I should also mention the chapter on Synesthesia. I have a couple of friends who have this particular, well, I’m not sure what to call it. It isn’t a deficit or a disease - rather, it is more of a hyperconnection of the senses, so that words, letters, and music have colors, tastes, smells, and whatever. It is different for each, of course, but the connection between seemingly unconnected things is fascinating. Almost like (or at least I have been told…) the effect of hallucinogens on the brain. I myself believe I have a mild form of it, as I do experience it occasionally. This book clarified that that I really do associate keys with colors and emotions. I remember the first time I realized this - the pianist at the church we were attending played the same piece in C major, then, after some other stuff to clear the brain, in B major. Holy cow, what a difference! And on a tempered piano, it wasn’t the intervals, but the key itself. This is more common in those of us with at least semi-perfect pitch - which she had as well. I never forgot that epiphany, and ever since have felt keenly the “color” of every key. (I’m not alone: Berlioz mentions it in his treatise on orchestration - and most composers have wielded keys to great effect.) Three of my favorite examples: Vivaldi’s Spring is in E Major. I have played a dumbed down arrangement in D Major. It seems so flat in that key. The sparkle is in the sharps - you can almost see the rich green of new growth. Then, there is my favorite Mozart piano concerto, the Bb, composed near the end of his life. The tune itself would be merely pretty in C, optimistic in D, romantic in E. But in Bb, good lord, it turns into the most poignant and melancholy melody - so delicious. And finally, the third movement of Sibelius’ 2nd Symphony, one of my favorites. After the skittering first section of the scherzo, the slow trio, meant to represent the soul of the oppressed Finnish people is played on oboe. In Gb Major. Dang. It would not be the same in any other key. But those flats. I’m thinking maybe crimson, faded crimson. Well, enough about that. See the clips at the end if you want to hear these.
The third section is entitled “Memory, Movement, and Music,” and delves into the brain itself, particularly into how music triggers many different areas of the brain, and thus can get around various deficits. Mentioned in this section is the way that dance can often bypass the ravages of Parkinsons, and how Tourettes can be alleviated using the right type of music. (Which varies by patient.) How aphasia can give an exemption to singing. And, for those of us familiar with the tragedy of Schumann’s hand, the many instances of Musician’s Dystonia. (Heaven preserve me from that one…)
The final section is “Emotion, Identity, and Music.” This section is pretty broad, ranging from Williams Syndrome and Dementia to musical dreams and depression. The emotional impact of music is very real to me. While I am not particularly prone to depression, I have had my moments of struggle. And music has been there for me. Overpowering emotion can really only be expressed or understood in those words that cannot be uttered. Sacks talks of his own experiences here, both physical (he had a serious injury to his leg) and emotional (several periods of deep depression), and how music affected him in those times. Sacks shows a lot of vulnerability telling of his struggles.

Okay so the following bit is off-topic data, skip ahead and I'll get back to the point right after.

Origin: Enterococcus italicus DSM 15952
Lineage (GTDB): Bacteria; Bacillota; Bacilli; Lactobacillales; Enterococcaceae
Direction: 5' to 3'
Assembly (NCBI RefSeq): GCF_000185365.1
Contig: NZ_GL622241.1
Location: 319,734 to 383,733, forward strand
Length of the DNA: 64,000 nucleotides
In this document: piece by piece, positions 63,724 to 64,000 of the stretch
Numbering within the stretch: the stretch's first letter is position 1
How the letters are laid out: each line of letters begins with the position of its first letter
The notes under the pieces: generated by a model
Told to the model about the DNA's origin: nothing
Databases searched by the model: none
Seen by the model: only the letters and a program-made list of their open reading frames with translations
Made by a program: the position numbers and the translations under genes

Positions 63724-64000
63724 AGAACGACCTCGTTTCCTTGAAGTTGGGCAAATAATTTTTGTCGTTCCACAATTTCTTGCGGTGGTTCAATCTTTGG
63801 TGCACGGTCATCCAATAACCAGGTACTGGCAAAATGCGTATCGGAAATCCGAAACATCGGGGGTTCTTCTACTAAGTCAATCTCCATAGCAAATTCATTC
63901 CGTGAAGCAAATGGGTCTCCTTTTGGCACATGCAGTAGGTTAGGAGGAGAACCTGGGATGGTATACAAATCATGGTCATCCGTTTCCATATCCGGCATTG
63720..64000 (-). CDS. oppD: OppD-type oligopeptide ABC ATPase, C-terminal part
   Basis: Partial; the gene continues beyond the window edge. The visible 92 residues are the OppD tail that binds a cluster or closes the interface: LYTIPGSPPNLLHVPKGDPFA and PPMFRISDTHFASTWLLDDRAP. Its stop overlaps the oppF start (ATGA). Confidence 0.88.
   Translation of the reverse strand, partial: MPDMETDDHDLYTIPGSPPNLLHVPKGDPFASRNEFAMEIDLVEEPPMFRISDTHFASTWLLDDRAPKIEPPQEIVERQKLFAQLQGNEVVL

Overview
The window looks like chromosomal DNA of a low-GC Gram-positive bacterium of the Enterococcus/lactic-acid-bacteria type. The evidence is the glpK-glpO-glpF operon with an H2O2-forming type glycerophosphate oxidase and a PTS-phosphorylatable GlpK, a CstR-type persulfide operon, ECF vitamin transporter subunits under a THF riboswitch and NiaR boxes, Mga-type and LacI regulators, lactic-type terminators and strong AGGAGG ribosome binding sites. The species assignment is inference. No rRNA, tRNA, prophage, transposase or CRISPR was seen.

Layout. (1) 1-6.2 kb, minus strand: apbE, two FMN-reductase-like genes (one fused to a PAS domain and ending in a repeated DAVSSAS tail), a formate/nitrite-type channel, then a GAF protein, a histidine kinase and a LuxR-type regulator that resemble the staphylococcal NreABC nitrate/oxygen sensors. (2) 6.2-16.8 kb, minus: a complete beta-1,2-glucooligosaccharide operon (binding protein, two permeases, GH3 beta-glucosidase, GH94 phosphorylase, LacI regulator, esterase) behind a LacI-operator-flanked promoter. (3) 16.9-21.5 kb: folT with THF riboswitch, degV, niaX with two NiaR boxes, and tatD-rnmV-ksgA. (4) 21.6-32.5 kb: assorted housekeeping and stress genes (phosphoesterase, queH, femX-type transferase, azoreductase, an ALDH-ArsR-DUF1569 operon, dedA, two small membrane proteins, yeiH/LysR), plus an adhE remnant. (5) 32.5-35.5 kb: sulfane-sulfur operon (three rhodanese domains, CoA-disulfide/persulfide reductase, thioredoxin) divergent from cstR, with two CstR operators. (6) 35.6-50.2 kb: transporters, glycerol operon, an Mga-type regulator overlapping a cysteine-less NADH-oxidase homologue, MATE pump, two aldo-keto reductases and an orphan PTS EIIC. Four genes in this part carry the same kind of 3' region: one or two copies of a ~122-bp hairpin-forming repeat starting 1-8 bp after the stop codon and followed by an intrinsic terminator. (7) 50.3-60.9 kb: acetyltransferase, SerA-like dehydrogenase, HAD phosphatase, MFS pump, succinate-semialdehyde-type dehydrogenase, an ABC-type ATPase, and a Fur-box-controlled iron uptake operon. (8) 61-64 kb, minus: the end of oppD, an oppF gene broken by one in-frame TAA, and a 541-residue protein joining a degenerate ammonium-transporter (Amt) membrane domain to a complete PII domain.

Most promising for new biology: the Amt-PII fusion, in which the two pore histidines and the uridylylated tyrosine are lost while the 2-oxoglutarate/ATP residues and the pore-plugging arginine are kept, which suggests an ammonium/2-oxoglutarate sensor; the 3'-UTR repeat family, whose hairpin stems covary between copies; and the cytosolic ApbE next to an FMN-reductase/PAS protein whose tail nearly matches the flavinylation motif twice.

The section on dreams was interesting. It was not at all surprising that musicians tend to dream of music. And so have I. Particularly apropos was the fact that during stress, musicians dream of music gone wrong. I am not prone to the “speech in underwear” sort of dream - I dream of playing in rests, or totally botching an exposed section. Noooooo!
I really enjoyed this book, and intend to put several other books by Sacks on my list. He is a good writer, tells his stories well, and shows such a compassionate and human approach to the experiences of his patients - and that makes his writing compelling.
Ah, the music. I needed an excuse for these.
First, the Vivaldi. This clip cannot be embedded, so click the link. I have long been partial to Perlman’s version of this - he doesn’t take it too fast. I had the chance to play this with the Bakersfield College orchestra back in the day - I did the first two movements, while my brother did the third.
Next up: Mozart. I had the chance to hear this live at the Getty Villa as a teen. My then violin teacher played with the LA Baroque Orchestra, and he smuggled me in. It was on period instruments, including a clavier. I have never forgotten that night.
Finally, Sibelius. I am citing the 3rd movement for the key, but you really should listen to the whole thing for the complete picture. Sibelius builds the entire symphony off of three ascending notes in the scale, finally resolving it at the very end by adding the fourth note. The second movement, which Sibelius hinted was inspired by Faust in his study, gives me such shivers. And that ending. Total genius. The endless ostinato in scales and that final resolution to the fourth note. I should mention that Leonard Bernstein, in his fabulous series of Young People’s Concerts, devotes an entire concert to Sibelius, and features this symphony. It is pricy, but the whole set is phenomenal, if you get a chance to buy it. Anyway, here is Lenny with the last two movements.